What did Donald Trump do this time to earn coverage on this blog?
After Khizr Khan, accompanied by his wife Ghazala, gave a well-received speech condemning Trump at the Democratic National Convention, Trump responded on ABC News. Seemingly grasping at straws for something about Khan to attack, Trump baselessly speculated that only Mr. Khan spoke because his wife was not allowed to speak, presumably for some reason related to Islam:
If you look at his wife, she was standing there, she had nothing to say. Probably maybe she wasn’t allowed to have anything to say, you tell me, but plenty of people have written that. She was extremely quiet and it looked like she had nothing to say.
Mrs. Khan did in fact speak on MSNBC, where she said she did not speak at the convention because talking about her deceased son causes her to break down emotionally.
But on top of that, when talking about the inability of wives to talk, Trump should consider the fact that his own ex-wives are forbidden to speak about him.
When Trump initially divorced his first wife, Ivana, one term of the 1991 divorce agreement was
Without obtaining Donald’s written consent in advance, Ivana shall not directly or indirectly publish, or cause to be published, any diary, memoir, letter, story, photograph, interview, article, essay, account or description or depiction of any kind whatsoever, whether fictionalized or not, concerning her marriage to Donald or any other aspect of Donald’s personal, business or financial affairs…
And Trump took this clause seriously. When Ivana soon after agreed to an interview with Barbara Walters, he sent a letter to Walters demanding the interview be canceled. After the interview aired, Trump withheld his alimony payments to Ivana and announced plans to sue for damages.
A few days later, the clause was struck from the agreement in a closed court session, although Trump’s attorney insisted that Ivana was still bound to it.
And indeed, later that year a higher court upheld it.
The gag order dispute reared its ugly head again a year later, when Trump filed a $25 million lawsuit against Ivana for publishing the novel For Love Alone, which is often presumed to be a tell-all novel on Donald thinly veiled as fiction. Ivana filed her own suit against him and the two settled out of court.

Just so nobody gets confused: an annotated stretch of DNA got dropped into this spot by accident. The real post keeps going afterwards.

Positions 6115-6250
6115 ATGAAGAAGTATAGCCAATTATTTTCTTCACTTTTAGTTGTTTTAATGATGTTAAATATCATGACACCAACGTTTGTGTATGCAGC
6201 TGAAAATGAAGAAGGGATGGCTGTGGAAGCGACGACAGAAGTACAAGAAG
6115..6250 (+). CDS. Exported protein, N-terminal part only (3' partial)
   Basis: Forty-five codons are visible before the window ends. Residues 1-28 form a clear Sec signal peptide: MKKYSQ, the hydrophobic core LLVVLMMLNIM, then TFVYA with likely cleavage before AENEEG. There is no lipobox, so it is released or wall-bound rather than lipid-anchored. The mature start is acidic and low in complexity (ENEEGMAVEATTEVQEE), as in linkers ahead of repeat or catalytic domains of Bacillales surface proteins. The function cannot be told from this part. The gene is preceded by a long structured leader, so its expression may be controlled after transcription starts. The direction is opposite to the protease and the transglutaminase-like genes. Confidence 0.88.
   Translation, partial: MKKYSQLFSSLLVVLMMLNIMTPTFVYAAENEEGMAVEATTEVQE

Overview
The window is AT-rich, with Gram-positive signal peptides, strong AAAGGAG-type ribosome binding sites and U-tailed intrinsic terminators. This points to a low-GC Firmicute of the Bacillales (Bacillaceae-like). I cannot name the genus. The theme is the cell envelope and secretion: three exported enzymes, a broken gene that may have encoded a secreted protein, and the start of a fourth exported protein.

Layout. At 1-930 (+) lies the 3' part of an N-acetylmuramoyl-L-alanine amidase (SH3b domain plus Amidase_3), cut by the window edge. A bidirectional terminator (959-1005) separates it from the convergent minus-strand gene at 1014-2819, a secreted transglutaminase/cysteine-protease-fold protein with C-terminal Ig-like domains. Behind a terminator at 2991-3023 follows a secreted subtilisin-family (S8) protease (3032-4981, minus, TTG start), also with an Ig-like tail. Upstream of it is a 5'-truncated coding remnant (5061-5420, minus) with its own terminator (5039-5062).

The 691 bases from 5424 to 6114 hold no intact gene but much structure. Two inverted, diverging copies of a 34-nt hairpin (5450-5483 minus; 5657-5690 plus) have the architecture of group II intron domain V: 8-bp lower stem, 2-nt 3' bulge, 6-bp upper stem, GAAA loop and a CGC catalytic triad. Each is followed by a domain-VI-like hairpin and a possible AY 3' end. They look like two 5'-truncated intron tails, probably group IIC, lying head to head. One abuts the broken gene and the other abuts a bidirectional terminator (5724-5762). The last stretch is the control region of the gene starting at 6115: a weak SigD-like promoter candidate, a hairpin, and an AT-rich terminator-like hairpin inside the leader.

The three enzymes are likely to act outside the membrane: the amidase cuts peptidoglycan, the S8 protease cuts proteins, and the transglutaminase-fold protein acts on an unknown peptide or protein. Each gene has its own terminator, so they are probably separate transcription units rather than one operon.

(Nevertheless, Trump seemingly softened on For Love Alone, as he reportedly raised no objections to a 1996 made-for-television film adaptation.)
Not surprisingly, history had a way of repeating itself when it came to Trump divorces.
After divorcing Marla Maples, Trump again withheld alimony on suspicion that she might violate her confidentiality agreement. Ironically, in 1999 Maples commented on the possibility of a Trump presidential campaign, telling the London Telegraph that “I will feel it is my duty as an American citizen to tell the people what he is really like.”
In response, Trump’s attorney Jay Goldberg announced that the real estate mogul would not pay Maples the $1.5 million in alimony owed to her, and instead put it in an escrow account. Trump soon after payed Maples the remaining alimony when she received a court order.
Goldberg said the purpose of the brief withholding was “to send a message that she was playing close to the fire. That should slow her down.” Perhaps it did, considering Maples has made no salacious revelations in this campaign cycle.
Does Trump believe his ex-wives are forbidden to talk about him for the “right” reasons? And that there is some sort of “wrong” reason why Ghazala Khan did not speak at the convention alongside her spouse?
Hypothetically, Trump may want to think more before making these types of attacks, although he has gotten so far without doing so that a change is unlikely.